When the opposing side objects to your evidence or the judge rules your evidence inadmissible, it’s time to make an offer of proof to encourage the court to admit the evidence or reconsider its ruling. Here’s a handy table illustrating how much of a showing is necessary in an offer of proof.
A proponent of evidence can counter anticipated objections with a motion in limine before trial starts, but usually counsel counters objections to evidence after the opponent objects at trial. Here are eight ways to do it.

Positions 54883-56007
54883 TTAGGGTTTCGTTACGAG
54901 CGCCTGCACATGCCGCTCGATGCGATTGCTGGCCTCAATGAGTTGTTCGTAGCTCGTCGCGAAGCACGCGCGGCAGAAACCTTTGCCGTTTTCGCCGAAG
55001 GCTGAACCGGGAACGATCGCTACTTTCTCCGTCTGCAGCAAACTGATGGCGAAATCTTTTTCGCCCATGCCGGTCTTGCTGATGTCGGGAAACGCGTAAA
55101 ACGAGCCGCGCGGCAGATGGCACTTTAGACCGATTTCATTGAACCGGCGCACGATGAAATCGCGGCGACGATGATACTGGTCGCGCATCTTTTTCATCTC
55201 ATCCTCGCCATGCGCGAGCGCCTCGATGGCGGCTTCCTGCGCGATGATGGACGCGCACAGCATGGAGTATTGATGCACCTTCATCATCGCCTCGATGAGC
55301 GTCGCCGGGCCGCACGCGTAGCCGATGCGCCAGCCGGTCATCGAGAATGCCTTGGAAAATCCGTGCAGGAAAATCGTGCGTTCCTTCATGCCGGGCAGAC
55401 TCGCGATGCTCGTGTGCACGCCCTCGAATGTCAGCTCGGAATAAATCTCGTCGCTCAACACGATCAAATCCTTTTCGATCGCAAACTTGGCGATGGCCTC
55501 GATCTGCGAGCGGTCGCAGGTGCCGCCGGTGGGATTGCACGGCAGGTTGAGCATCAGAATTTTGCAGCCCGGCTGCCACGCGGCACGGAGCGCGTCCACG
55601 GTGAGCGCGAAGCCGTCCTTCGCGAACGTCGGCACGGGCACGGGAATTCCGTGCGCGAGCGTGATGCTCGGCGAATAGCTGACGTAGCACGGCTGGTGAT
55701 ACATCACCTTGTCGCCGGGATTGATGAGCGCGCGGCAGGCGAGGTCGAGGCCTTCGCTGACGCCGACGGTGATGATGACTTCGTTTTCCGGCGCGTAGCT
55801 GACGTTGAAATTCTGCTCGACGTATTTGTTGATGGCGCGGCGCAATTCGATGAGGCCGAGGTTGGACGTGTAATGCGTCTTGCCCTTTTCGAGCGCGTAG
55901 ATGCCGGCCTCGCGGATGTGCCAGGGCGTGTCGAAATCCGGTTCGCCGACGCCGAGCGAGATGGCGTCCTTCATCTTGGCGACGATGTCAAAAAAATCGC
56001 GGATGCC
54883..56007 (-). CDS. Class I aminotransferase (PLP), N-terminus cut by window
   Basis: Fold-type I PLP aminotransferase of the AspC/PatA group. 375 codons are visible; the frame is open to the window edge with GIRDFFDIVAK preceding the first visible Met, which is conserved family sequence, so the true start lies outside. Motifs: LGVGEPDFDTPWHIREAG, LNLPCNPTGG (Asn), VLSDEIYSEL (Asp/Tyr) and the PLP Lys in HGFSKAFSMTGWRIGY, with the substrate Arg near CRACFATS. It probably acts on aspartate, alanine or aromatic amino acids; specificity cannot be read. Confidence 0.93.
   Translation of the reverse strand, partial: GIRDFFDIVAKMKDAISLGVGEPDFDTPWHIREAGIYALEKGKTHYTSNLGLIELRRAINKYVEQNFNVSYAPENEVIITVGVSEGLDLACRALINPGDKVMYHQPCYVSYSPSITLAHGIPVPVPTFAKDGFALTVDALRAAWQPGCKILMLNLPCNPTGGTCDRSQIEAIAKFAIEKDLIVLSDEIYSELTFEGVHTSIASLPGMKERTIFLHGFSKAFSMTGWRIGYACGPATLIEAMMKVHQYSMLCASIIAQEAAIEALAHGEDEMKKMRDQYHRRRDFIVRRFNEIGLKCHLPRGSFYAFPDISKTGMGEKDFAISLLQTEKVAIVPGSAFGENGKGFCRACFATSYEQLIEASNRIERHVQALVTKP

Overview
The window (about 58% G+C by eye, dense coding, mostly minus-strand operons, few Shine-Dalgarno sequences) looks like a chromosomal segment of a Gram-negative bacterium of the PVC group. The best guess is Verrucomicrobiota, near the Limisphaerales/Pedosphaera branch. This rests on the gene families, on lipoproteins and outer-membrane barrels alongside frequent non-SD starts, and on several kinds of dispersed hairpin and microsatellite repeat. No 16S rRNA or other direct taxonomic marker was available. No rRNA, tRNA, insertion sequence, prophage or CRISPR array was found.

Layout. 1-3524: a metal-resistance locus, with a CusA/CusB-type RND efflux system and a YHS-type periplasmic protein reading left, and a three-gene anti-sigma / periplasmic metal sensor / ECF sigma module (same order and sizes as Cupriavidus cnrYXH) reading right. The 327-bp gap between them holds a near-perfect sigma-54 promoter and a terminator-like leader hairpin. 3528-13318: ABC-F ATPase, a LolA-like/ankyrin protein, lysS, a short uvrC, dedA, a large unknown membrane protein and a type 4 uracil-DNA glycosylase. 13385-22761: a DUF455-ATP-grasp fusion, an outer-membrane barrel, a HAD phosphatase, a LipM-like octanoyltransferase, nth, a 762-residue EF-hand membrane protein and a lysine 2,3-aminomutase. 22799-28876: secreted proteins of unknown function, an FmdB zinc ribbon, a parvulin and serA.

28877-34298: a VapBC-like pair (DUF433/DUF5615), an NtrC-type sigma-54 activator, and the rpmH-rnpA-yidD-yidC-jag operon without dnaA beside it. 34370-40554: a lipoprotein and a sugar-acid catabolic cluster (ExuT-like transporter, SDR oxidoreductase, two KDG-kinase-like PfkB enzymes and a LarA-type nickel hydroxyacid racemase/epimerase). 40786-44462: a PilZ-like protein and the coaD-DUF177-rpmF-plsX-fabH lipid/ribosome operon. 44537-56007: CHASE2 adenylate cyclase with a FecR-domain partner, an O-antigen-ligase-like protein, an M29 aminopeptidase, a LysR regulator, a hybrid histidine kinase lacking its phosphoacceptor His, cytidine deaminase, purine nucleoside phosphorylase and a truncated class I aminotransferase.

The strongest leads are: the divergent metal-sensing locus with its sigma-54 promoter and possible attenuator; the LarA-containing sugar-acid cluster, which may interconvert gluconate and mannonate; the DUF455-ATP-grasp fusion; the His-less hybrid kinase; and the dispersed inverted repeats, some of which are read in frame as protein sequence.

Play it safe and make an offer of proof whenever you’re introducing evidence. Even if your evidence is excluded after a motion in limine or a trial objection, an offer of proof will preserve the record for appeal.